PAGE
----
Tansy Blue Essential Oil

Adam Michael has this to say “Many comparisons therapeutically speaking are made with tansy blue and German chamomile which is understandable as the major components within the chemistry are very similar. The key component is azulene which is found in chamomile oils in percentages that vary greatly. Another important constituent which does not get the attention it warrants is a-bisabolol and between the two (which account for over 40% of this oil) you have plant material with exceptional ability to cool, calm and soothe sensitive skins types.

The colour is a beautiful deep blue and whilst the aroma is of similarity to German chamomile I feel this material has a creamy, fruity and sweet middle note that is not present in German Chamomile. Should you buy a bottle of tansy for purposes of aromatherapy please remember to stay away from tansy with the botanical name – Tanacetum vulgaris as this species contains approximately 60% thujones and is a big no no.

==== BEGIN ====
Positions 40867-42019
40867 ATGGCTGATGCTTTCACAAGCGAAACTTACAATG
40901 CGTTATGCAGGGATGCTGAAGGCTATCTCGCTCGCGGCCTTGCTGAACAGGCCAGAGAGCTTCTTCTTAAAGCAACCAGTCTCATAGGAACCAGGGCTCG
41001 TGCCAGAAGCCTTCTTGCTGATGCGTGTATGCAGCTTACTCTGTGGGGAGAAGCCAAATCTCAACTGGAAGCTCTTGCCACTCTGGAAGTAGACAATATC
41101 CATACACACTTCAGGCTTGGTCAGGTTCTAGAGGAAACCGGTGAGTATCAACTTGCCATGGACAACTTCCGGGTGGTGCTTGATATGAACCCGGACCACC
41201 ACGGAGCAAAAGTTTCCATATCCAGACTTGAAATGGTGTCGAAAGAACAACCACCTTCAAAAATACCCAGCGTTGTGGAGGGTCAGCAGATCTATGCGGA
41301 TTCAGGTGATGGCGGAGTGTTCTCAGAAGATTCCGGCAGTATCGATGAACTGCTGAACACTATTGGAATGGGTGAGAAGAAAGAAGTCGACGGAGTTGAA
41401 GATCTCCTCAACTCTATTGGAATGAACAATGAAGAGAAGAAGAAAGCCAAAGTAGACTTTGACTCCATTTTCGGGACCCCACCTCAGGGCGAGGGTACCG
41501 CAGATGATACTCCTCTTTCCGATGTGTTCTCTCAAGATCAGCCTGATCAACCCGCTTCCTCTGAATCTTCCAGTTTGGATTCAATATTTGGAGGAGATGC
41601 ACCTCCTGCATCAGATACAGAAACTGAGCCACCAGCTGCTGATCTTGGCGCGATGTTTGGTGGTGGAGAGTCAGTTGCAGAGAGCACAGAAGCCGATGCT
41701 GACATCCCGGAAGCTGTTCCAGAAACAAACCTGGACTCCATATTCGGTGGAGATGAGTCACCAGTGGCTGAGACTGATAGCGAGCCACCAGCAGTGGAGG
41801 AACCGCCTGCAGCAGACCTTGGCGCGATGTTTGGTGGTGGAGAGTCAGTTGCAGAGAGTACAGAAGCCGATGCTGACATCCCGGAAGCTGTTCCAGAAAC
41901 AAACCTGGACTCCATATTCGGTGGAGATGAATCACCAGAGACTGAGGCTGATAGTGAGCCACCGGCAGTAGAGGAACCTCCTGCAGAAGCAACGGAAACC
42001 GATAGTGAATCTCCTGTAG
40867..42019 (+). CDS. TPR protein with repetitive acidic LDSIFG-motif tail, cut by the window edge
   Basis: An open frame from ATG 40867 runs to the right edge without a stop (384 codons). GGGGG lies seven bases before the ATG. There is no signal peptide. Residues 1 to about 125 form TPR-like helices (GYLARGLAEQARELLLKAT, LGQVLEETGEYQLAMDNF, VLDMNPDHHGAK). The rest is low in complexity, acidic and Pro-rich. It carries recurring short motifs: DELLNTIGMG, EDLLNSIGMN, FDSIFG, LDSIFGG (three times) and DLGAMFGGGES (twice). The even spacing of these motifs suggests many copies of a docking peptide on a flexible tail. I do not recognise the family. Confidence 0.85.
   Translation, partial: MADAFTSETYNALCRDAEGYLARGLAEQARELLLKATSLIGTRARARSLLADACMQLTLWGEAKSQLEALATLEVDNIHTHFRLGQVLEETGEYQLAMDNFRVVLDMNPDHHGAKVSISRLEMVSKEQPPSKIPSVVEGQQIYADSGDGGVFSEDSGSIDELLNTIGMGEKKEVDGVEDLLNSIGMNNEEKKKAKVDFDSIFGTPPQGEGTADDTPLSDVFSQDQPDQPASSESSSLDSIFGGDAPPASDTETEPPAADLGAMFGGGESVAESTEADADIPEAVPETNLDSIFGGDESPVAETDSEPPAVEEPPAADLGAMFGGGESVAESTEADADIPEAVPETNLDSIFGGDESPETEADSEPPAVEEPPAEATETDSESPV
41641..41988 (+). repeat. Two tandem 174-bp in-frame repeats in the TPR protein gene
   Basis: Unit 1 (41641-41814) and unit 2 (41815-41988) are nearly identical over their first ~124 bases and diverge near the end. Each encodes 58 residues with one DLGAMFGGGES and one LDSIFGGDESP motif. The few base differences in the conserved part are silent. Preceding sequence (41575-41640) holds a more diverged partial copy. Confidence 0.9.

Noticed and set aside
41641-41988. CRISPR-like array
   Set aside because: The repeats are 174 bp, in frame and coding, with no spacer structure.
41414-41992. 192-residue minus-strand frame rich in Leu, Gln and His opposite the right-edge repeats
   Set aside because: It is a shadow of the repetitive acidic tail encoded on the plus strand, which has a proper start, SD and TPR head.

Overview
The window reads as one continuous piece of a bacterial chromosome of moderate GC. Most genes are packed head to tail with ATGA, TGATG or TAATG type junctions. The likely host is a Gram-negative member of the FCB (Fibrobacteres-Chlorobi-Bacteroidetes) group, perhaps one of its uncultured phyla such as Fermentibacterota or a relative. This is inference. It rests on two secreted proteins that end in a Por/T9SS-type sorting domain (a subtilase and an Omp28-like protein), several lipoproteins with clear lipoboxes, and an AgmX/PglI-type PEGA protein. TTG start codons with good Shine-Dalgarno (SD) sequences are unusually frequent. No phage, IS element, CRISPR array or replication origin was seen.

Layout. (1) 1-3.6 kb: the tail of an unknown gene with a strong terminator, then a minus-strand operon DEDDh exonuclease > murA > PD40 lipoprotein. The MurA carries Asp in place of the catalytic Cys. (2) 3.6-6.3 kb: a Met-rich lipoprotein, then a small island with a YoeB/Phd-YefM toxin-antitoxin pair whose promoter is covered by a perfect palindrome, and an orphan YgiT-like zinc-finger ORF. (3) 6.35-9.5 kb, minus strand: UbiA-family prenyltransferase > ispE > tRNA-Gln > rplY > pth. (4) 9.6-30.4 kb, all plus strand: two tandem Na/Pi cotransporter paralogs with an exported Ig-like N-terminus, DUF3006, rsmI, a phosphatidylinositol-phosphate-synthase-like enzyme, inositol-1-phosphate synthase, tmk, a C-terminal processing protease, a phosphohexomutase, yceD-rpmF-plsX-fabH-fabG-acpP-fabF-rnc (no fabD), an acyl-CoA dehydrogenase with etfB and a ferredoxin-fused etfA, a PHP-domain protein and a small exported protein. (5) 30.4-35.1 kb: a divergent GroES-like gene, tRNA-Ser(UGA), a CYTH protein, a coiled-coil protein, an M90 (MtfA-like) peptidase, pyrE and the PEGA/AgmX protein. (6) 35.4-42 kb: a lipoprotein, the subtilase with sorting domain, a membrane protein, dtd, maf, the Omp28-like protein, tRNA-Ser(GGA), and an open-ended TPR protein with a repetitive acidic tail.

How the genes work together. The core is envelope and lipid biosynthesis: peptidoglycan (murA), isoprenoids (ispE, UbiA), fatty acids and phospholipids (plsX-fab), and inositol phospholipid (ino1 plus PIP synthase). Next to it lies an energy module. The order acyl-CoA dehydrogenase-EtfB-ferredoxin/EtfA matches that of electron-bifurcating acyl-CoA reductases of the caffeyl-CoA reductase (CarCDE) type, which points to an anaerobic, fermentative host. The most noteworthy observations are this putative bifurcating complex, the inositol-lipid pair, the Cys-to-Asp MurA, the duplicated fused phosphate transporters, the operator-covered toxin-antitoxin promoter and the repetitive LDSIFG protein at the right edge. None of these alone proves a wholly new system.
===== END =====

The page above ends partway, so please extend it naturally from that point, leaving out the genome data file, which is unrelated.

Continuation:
I will finish by saying if you are a keen gardener like I am then you may wish to consider growing Tanacetum balsamita commonly known as English mace and sweet mary. I have this growing in my own garden as I think it’s quite elegant visually, especially when you get to see the little daisy flowers. Also when anyone in the family gets a bee sting all you have to do is pick the leaves and rub on the sting and the pain vanishes. The only better material for treating bee stings is probably aloe vera with a drop of helichrysum – species italicum or angustifolium.”

Botanical Name: Tanacetum annuum

Origin: Morocco